4. How can young children learn online?

Keeping a child engaged in learning online is difficult and not healthy for long periods of time. Children should be encouraged to leave screens after a maximum of an hour but for most young children ideally, a session should last between 15 to 20 minutes. Content should be interactive and visually stimulating. Using a game or quiz should keep children engaged and then it's a good idea to set them an activity or task to do offline. Please see above on how to manage that. Some fun exercise videos or dance videos can get children moving which is helpful if they are stuck indoors.

5. How can we ensure children’s safety online?

Always ensure that you're using child-safe sites. Look for kidsSAFE seals or COPPA compliance. Do not use any sites that have chat facilities or uploading content facilities that you cannot monitor. It is best to keep children in closed environments and to work with sites that you use normally or have been recommended.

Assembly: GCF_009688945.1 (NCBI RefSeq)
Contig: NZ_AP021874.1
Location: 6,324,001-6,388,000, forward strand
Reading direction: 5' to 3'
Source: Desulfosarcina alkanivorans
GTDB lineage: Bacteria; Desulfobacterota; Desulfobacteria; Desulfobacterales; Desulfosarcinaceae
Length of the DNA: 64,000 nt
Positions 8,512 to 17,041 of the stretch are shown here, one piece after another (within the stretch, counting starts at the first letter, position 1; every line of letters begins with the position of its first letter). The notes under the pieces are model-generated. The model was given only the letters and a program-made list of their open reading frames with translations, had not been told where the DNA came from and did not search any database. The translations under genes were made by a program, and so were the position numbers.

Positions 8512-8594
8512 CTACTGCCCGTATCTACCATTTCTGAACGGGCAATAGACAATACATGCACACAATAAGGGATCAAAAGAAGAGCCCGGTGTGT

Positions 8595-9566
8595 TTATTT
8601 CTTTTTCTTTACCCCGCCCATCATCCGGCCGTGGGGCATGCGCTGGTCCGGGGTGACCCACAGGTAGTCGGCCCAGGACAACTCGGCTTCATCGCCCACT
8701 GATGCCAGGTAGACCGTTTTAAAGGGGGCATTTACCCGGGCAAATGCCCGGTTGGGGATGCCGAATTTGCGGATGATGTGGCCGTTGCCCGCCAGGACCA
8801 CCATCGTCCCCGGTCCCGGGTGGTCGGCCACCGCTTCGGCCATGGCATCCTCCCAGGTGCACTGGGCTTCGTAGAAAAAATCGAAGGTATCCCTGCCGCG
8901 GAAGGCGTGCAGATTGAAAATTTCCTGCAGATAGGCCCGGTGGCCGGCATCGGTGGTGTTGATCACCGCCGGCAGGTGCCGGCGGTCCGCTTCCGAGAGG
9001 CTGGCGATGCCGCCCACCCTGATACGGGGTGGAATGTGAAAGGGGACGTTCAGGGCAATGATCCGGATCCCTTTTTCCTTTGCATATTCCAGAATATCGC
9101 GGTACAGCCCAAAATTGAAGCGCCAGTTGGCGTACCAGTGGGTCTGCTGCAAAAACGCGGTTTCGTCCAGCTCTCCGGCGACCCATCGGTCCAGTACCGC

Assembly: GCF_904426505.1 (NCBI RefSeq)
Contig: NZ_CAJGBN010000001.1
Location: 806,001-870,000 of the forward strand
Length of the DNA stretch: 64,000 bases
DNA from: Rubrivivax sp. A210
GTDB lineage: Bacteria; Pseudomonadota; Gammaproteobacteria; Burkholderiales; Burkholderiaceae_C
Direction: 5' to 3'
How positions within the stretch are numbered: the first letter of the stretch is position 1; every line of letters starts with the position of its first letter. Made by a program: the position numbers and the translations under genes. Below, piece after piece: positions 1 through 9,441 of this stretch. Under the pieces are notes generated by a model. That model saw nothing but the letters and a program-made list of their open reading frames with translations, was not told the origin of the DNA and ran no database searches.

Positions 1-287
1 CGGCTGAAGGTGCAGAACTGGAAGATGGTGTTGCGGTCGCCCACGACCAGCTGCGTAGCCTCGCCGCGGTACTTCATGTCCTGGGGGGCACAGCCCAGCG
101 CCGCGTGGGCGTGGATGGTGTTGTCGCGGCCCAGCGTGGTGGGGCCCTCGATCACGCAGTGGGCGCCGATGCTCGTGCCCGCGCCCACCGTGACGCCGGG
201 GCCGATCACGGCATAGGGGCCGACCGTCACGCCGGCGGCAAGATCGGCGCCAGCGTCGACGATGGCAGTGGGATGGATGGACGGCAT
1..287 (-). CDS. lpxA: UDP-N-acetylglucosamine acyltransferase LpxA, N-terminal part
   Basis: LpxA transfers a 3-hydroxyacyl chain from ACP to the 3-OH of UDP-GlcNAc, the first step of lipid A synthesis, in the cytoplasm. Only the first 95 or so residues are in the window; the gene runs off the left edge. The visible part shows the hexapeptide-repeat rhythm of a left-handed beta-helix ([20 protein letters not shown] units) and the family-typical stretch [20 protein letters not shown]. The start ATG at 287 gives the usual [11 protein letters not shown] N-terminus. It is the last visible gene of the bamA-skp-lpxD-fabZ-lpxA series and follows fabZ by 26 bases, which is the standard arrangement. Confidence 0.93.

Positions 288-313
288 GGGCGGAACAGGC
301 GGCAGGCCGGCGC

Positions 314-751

ZOOM online etiquette:

  1. Get dressed! Zoom has cameras so please don't think you can get away with a pajama day. You have the ability to turn off your camera but when teaching students online it is better they see you.
  2. Make sure the computer is in a place that has no distractions behind and in front of a blank wall or window so students focus on the teacher or screen rather than what's going on behind you. Please ensure students also know where to sit (ideally not in a bedroom or noisy place)
  3. Try to use headphones - it eliminates noise in the background and the sound is much better.
  4. Use the screen share facility to increase attention and have stimulating content while you're teaching.
  5. Annotation tools are great too - they can be used to highlight areas on the screen that you want the children to focus on.
  6. Press Record while you're teaching and you'll have an instant lesson saved that can be used again. When saving your lesson make sure you give it a good title that is easy to reference if you need again so you can find it and store it easily.
  7. Save lessons on the cloud rather than your computer to save space. Once the recording is ready transfer it to a drive or Dropbox account and then delete it from the cloud as eventually you will be charged for storage when it gets full.
  8. Use the mute button if you need - it's very handy.
  9. Ask questions regularly - being online, it is inevitable that students’ attention will wander or they will get distracted and try to multitask and be doing other things. Try asking individual students “spot” questions or to contribute, so their attention will be on you rather than other things.